A former United States ambassador to Nigeria, John Campbell, has said that the #EndSARS protest is “exceptional” because it is “bridging the usual ethnic and religious boundaries” in Nigeria.
“There is little sense of national cohesion in Nigeria, and protests tend to be along ethnic and religious lines rather than national,” Mr Campbell wrote in an opinion article posted, Wednesday, on the Council on Foreign Relations’ blog, an online platform which promotes discussion on American foreign policy and global affairs.
“Like the 2012 demonstrations against the Goodluck Jonathan administration’s efforts to reduce the fuel subsidy, current protests against the police are exceptional in that they appear to be occurring across the country, bridging the usual ethnic and religious boundaries,” Mr Campbell added.
The diplomat said the 2012 demonstrations against President Jonathan collapsed after the Nigerian government made “minor concessions” and allegedly bought-off “certain trade unions.”
“The coming weeks will show whether these demonstrations have any greater staying power,” Mr Campbell said.
The #EndSARS protests, originally targeted at the scraping of a notorious police unit, the Special Anti-Robbery Squad (SARS), have gone on for over five days now in various Nigerian cities.
Many Nigerians have shared their horrendous experiences at the hands of operatives of the police unit, ranging from extra-judicial killing to extortion.
Although the unit was disbanded on Sunday and replaced with the Special Weapons and Tactics (SWAT) unit on Tuesday, Nigerians have refused to end the protests.
The protesters have demanded the halt to the use of force against protesters, unconditional release of arrested citizens, prosecution of officers culpable of extra-judicial killings, amongst other demands.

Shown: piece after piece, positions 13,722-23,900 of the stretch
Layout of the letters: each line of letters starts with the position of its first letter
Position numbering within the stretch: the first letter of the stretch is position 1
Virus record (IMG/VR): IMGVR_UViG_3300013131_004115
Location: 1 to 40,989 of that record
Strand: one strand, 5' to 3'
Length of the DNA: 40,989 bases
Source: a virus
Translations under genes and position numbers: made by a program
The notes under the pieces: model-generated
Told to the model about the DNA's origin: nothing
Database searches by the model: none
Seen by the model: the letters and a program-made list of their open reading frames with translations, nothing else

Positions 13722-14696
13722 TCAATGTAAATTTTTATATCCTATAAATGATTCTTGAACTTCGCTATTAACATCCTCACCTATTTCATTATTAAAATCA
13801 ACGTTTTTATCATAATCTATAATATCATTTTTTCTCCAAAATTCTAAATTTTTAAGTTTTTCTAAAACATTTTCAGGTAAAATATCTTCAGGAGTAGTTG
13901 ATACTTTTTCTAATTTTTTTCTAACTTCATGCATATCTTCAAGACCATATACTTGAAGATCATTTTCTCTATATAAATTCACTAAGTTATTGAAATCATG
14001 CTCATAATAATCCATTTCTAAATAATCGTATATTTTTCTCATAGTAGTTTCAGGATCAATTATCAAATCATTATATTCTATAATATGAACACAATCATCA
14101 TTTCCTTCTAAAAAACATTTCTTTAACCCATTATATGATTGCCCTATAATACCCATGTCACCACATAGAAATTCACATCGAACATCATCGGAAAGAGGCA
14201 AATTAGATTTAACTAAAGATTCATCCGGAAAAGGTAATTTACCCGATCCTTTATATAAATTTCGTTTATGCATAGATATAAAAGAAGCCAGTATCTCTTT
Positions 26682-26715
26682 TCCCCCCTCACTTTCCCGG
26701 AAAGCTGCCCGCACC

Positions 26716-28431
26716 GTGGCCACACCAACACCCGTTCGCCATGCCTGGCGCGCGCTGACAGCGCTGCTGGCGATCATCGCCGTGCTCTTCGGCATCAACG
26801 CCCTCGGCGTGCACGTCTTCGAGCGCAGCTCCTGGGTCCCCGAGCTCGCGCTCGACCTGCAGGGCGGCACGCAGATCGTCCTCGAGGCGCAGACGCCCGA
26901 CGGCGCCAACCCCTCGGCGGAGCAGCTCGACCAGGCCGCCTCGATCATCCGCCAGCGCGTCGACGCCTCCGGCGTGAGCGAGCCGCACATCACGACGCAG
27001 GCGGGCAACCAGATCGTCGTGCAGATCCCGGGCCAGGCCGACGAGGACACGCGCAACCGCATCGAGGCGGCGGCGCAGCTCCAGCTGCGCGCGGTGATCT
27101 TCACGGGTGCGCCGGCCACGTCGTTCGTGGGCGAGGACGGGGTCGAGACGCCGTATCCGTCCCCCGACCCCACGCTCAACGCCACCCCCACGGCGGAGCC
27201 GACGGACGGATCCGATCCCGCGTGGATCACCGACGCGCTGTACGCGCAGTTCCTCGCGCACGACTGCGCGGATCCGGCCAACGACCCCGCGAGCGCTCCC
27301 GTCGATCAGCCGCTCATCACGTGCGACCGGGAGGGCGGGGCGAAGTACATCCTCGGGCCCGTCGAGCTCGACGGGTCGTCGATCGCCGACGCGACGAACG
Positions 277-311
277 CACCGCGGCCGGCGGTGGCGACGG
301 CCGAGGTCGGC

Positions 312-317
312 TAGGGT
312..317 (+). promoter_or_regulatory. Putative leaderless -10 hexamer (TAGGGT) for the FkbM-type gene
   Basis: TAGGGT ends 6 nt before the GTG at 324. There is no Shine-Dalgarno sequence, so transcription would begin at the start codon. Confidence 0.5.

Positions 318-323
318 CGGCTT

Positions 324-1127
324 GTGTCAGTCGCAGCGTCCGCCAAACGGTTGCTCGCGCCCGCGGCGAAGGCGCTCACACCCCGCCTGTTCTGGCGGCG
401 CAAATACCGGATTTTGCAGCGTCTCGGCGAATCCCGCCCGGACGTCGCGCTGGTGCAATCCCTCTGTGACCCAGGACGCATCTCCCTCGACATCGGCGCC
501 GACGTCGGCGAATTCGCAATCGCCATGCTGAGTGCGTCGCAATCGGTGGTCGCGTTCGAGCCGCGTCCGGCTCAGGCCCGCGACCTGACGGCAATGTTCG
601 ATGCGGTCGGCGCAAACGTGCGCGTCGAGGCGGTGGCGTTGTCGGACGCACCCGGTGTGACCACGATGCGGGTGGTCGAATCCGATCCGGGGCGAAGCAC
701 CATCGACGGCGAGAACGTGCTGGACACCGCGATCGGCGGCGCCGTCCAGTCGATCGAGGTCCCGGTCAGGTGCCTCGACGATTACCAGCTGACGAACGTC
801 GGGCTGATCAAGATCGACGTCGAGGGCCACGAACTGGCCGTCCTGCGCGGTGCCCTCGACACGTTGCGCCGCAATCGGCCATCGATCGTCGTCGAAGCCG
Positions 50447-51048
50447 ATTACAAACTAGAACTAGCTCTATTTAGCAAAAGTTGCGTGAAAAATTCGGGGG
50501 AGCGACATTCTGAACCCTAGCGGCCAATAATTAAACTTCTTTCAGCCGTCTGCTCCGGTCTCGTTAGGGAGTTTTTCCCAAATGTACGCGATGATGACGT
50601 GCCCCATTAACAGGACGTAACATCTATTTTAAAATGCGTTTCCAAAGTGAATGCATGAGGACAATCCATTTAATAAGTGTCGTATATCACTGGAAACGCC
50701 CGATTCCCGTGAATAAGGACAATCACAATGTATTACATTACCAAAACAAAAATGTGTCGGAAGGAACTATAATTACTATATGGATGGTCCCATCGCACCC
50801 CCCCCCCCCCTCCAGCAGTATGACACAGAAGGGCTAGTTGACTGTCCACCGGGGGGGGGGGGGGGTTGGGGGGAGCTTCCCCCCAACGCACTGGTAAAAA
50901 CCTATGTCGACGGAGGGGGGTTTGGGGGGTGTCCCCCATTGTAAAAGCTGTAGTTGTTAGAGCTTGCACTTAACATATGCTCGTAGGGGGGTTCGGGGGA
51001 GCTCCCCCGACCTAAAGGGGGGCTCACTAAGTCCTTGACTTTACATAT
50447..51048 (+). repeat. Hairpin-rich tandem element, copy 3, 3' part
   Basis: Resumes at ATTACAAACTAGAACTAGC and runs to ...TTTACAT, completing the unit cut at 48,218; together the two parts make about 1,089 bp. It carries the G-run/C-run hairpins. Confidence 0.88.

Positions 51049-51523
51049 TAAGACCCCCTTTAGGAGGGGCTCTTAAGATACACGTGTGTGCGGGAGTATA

The former U.S ambassador, Mr Campbell, said the #EndSARS protests appeared to be “strongly supported by the Nigerian diaspora, which is linking them to Black Lives Matter demonstrations in the United States and Europe.”
“As in much of post-colonial Africa, police in Nigeria are widely hated for their brutality and corruption.
“Amnesty International has documented eighty-two cases of SARS extrajudicial killings and abuse over the past thirty months or so,” he added.
“The diaspora, especially in the United States, appears to be playing a major supporting role. There have been diaspora-led demonstrations in Atlanta, Berlin, London, and New York that tie in Black Lives Matter protests.
“Social media is playing an important role in coordinating the demonstrations, in Nigeria and abroad. According to Western media, American rappers Chance the Rapper and Cardi B are calling attention to the demonstrations.
“It remains to be seen whether the demonstrations will become more significant abroad than at home,” Mr Campbell said.
Mr Campbell, appointed by President George W. Bush, served as the U.S ambassador in Nigeria from 2004 to 2007.
Mr Campbell is the Ralph Bunche senior fellow for Africa policy studies at the Council on Foreign Relations in Washington, DC.
He has authored a book on Nigeria, Nigeria and the Nation-State, scheduled for publication in December. He also writes on the blog, Africa in Transition.
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